Early American novels were expensive, which accounts for the dramatic rise in popularity of libraries. According to Davidson, the average late 18th-century novel would have cost about four times more than a hardcover novel today. Davidson adds, however, that a “more meaningful measure” would be as follows: “In 1800, a carpenter in Massachusetts earned $1 per day, an unskilled laborer half as much. A pound of sugar cost $.13, a pair of leather shoes $.80, and cotton cloth $1 a yard. A novel typically cost between. $.75 and $1.50” (85). For the cost of a $1 novel like Charles Brockden Brown’s Arthur Mervyn, the average day laborer could purchase a bushel of potatoes and a half bushel of corn (Davidson 85).

Davidson interestingly highlights what book costs would mean specifically to schoolteachers. Davidson uses the example of one 18th-century schoolteacher who kept comprehensive accounts of his finances. Ethan Allen Greenwood earned $3 a month at his first teaching job and $14 a month at his second, and his estimated expenses (including $.37 per dinner at a local tavern, $.20 per week for his laundry, $2.75 per month for firewood, $1.12 for a stagecoach ride) left little room for buying novels. However, records reveal that Greenwood “read nearly a volume a day even during his poorest student days” since he, as Davidson explains, “largely borrowed these books by joining three libraries” with low membership fees (87).

The cost of novels didn’t substantially decrease until the rise of mass printing technologies and the development of cheap, easily accessible paperback editions of novels in the 1830s and 40s.

Printing Press 6 Cyl

What made a novel a “bestseller” in early America?

Since the term “bestseller” didn’t actually exist until 1902, seven years after the first “list” of high-selling books was produced (Sutherland 17), applying a term like “bestseller” to early American novels really just means that a novel sold a much higher number of copies compared to the average.

The average printer in the 18th Century, as Davidson notes, “hoped that [a] volume might sell several hundred copies, enough to reimburse the production costs and perhaps pay something over” (75). in 1794, Matthew Carey initially printed 1000 copies (a large run for the time) of the first edition of Rowson’s Charlotte Temple, but he had no way of knowing how popular the novel would become. By the early 19th Century, Rowson’s novel sold almost 40,000 copies, making it the highest selling American novel until the publication of Harriet Beecher Stowe’s Uncle Tom’s Cabin in 1852. Of course, it’s important to remember that Stowe was publishing after the advent of paperback printing.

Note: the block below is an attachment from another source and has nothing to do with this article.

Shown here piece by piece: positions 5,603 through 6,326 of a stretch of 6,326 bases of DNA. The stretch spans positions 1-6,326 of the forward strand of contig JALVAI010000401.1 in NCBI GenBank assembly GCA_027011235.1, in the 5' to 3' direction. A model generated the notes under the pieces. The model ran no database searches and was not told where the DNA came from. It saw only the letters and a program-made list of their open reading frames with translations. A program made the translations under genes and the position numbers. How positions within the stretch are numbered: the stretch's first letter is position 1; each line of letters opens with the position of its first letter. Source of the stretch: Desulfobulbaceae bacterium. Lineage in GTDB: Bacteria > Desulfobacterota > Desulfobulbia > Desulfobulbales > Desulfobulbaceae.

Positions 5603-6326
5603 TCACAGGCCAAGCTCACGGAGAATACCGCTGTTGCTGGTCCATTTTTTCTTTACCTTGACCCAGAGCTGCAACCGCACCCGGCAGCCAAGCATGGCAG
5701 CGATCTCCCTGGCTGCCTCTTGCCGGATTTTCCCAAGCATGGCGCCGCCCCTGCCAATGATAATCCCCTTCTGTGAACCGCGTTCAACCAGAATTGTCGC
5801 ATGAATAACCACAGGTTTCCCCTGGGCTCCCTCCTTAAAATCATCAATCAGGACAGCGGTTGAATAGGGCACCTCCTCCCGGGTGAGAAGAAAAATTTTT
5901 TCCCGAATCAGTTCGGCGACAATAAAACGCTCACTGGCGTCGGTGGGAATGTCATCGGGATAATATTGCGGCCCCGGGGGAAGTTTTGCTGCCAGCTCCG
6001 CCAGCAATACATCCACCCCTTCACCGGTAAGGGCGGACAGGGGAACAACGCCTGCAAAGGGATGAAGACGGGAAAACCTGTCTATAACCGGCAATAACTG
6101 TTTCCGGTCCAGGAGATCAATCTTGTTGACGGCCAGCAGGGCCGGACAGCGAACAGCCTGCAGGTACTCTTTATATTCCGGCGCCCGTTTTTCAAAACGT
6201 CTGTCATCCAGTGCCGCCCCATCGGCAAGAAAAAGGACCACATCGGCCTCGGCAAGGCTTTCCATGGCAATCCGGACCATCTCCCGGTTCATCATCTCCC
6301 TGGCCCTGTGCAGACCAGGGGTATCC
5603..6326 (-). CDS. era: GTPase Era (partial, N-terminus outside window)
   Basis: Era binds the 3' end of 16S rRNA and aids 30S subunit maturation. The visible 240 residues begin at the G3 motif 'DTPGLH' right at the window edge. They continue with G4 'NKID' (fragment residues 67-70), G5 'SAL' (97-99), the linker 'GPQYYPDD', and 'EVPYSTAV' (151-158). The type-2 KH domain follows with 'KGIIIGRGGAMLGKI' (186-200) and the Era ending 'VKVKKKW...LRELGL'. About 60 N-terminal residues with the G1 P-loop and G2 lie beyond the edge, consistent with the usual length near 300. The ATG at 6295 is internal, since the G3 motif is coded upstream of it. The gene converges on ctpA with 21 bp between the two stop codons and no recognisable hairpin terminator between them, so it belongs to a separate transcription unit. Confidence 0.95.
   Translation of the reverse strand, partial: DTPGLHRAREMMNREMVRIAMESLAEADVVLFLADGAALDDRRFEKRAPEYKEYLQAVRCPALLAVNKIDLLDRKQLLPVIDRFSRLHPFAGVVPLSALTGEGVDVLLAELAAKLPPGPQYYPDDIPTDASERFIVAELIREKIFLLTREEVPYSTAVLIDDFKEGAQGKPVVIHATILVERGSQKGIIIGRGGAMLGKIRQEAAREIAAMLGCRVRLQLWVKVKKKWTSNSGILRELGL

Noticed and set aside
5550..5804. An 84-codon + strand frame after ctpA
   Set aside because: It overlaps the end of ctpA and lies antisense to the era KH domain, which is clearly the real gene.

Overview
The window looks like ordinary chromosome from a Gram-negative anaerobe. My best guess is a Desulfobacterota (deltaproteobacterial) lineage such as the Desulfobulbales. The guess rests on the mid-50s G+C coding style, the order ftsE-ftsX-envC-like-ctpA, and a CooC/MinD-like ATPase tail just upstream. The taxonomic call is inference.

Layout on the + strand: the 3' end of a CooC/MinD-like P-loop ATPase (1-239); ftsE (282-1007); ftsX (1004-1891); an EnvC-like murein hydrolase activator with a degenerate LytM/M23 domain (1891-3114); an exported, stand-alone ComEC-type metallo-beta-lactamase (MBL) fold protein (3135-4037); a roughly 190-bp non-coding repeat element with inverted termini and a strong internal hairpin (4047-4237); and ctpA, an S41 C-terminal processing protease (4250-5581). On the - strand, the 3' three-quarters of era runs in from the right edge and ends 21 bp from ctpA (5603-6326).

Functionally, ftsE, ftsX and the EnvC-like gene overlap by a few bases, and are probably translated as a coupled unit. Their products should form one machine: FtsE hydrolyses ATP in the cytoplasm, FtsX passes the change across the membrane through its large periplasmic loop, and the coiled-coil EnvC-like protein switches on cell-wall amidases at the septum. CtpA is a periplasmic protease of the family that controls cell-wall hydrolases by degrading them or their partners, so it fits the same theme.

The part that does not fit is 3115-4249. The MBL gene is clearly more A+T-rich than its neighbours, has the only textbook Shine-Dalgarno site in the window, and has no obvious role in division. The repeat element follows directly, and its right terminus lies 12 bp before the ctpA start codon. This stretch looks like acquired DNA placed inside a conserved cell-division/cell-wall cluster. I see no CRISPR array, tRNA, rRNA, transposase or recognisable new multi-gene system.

While Rowson’s novel sold tremendously, her profits from the novel were not substantial enough for her family to live on, and she, like many other early American writers, did have to supplement novel writing with alternate means of income. James Fenimore Cooper is one of the first early American “bestsellers” who was able to live entirely on his income as a writer. Cooper sold up to 40,000 copies of his novels each year, earning an average yearly income of $6500 (Davidson 75).

 

Works Cited:

Davidson, Cathy N. Revolution and the Word: The Rise of the Novel in America. Oxford UP, 2004.

Gilreath, James. “American Book Distribution.” Proceedings of the American Antiquarian Society, vol. 95, 1986, pp. 501-83.

Sutherland, John. Bestsellers: A Very Short Introduction. Oxford UP, 2007.